England have opted against lodging an official complaint to World Rugby over the performance of Pascal Gauzere in Saturday’s 40-24 defeat by Wales.
Gauzere awarded Wayne Pivac’s Grand Slam hopefuls two highly-dubious tries in the opening half an hour of the Guinness Six Nations clash at the Principality Stadium, the first of which was particularly controversial.
Former England captain Martin Johnson described the French official’s decision to allow Josh Adams’ 17th-minute touch down as “appalling refereeing”, while even ex-Wales skipper Sam Warburton admitted Eddie Jones’ team were right to be “livid”.
However, the PA news agency understands Jones will not be making a formal complaint to the sport’s global governing body amid widespread condemnation of Gauzere’s display.
Even the following morning, debate continues over whether Liam Williams’ 30th-minute try was legitimate because of a likely knock-on by Louis Rees-Zammit during the build-up.
But Adams’ score was more cut and dried, with England captain Owen Farrell addressing his team over their indiscipline as instructed by Gauzere, only for the referee to quickly restart play, allowing Dan Biggar to hoist the scoring cross-field kick.
The visitors, including their wings Jonny May and Anthony Watson, had moved infield to hear Farrell speak and there were a number of water carriers on the pitch when Gauzere blew his whistle. A frustrated Farrell protested to Gauzere but was dismissed.
“They’re huge decisions. We can’t debate it, we are not allowed to debate it. All I will end up with is a fine and that won’t help anyone,” Jones said after the game.
“They get points maybe they don’t deserve and we have to fight to get back into the game. It makes it difficult and you have to be good enough to overcome it.
“Whenever you get beaten and bettered by a penalty, then discipline is an issue. But there were bigger issues in the game than that, and I will let you discuss them.”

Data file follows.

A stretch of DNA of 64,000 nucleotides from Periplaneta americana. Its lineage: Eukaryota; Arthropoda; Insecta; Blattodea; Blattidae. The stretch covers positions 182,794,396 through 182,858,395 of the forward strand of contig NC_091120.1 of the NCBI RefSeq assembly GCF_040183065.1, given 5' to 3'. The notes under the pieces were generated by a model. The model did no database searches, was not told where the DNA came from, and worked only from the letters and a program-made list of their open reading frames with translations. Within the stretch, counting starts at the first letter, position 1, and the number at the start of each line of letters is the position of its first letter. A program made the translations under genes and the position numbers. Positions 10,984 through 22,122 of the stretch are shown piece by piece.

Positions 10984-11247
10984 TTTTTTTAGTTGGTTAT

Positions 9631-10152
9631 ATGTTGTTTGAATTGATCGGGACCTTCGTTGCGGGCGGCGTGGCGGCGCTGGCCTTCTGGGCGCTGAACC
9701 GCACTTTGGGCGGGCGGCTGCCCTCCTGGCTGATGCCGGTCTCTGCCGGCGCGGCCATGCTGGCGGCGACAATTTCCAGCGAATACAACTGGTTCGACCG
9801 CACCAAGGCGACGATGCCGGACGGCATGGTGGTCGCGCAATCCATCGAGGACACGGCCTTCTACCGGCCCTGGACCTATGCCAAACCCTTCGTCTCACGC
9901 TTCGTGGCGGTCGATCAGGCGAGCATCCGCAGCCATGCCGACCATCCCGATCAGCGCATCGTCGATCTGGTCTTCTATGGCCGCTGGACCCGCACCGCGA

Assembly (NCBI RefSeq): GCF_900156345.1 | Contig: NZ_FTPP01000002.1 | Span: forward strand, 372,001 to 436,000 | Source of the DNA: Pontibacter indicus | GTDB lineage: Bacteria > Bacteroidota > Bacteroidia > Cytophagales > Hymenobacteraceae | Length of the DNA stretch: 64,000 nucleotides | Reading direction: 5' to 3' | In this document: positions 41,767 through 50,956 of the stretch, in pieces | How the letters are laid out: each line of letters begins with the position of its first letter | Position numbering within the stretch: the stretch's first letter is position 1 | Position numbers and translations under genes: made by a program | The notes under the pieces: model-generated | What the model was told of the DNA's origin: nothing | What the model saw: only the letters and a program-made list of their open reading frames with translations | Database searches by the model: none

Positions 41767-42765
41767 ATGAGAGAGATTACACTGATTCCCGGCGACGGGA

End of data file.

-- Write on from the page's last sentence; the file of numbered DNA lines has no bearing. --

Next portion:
For all the controversy, England produced their best rugby of the Six Nations to force their way back into contention, with Ben Youngs dummying his way over in the 62nd minute to draw the game level at 24-24.
A grandstand finish awaited but Wales closed out the match with steely professionalism, scoring 16 unanswered points including a late Cory Hill try as they profited from their opponents’ kamikaze discipline.
The self-destructive final penalty count was 14-9 against England, who have conceded a ruinous average of 13.6 penalties per game across the first three rounds.
According to Youngs, it is this statistic rather than Gauzere’s blundering that explains a second defeat of the tournament after Scotland emerged similarly convincing winners in the Calcutta Cup debacle of the opening weekend.
“Our ill-discipline was the theme of the game. We got ourselves in a position to kick on and try and win but unfortunately we just couldn’t eradicate poor discipline,” Youngs said.
“When you give away easy points you’re going to be putting yourself under pressure and eventually they were able to claw ahead.
“Credit to Wales for capitalising, but our discipline wasn’t where we’d expect it to be. It was very similar to when we played Scotland.
“That’s the most disappointing thing for me and it’s something we need to get hold of quickly and eradicate from our game.”